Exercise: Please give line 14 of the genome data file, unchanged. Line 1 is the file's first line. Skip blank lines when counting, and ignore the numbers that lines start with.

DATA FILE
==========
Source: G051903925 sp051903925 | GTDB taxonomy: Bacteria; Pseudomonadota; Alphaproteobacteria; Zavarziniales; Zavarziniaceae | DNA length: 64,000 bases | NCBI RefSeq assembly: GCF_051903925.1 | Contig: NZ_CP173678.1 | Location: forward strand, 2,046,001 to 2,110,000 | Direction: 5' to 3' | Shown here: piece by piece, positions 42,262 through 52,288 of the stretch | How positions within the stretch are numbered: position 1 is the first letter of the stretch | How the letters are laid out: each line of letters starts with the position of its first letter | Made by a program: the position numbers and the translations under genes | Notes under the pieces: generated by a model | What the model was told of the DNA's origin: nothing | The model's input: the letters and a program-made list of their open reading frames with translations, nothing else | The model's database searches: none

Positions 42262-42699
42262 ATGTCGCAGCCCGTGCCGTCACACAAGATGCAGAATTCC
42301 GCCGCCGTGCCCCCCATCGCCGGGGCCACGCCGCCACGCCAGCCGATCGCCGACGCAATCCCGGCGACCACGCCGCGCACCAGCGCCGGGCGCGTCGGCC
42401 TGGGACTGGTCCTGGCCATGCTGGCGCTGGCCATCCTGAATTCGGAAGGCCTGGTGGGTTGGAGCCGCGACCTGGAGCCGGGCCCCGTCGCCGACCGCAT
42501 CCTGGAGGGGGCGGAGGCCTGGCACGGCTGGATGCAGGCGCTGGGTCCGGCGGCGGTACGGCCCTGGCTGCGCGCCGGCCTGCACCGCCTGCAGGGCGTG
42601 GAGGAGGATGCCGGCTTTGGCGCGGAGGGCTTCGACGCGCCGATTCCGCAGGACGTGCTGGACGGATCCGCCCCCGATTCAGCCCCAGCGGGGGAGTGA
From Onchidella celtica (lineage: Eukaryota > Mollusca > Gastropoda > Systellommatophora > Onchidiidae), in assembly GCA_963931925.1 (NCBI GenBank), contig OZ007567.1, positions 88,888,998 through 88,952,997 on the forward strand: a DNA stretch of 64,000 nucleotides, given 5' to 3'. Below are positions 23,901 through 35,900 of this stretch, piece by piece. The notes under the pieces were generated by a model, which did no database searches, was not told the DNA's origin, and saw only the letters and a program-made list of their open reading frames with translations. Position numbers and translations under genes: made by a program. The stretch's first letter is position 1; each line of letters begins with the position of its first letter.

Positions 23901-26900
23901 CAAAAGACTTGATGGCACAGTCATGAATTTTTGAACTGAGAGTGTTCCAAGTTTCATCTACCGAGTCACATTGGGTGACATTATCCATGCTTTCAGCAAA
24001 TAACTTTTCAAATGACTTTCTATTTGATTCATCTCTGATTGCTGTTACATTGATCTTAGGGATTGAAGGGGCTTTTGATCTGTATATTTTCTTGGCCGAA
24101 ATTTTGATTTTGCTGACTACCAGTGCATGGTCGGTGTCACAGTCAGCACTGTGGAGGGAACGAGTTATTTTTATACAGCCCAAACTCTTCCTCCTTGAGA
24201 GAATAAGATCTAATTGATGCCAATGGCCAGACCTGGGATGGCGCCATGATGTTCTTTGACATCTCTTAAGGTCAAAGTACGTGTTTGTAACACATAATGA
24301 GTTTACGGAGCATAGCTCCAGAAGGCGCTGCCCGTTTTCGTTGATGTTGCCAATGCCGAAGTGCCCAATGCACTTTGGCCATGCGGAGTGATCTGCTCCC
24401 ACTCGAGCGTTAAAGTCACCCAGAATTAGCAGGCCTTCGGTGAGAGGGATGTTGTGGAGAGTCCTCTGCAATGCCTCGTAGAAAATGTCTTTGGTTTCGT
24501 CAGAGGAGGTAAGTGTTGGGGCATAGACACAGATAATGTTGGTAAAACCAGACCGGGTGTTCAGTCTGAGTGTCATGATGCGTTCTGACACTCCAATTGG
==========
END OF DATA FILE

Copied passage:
24301 GTTTACGGAGCATAGCTCCAGAAGGCGCTGCCCGTTTTCGTTGATGTTGCCAATGCCGAAGTGCCCAATGCACTTTGGCCATGCGGAGTGATCTGCTCCC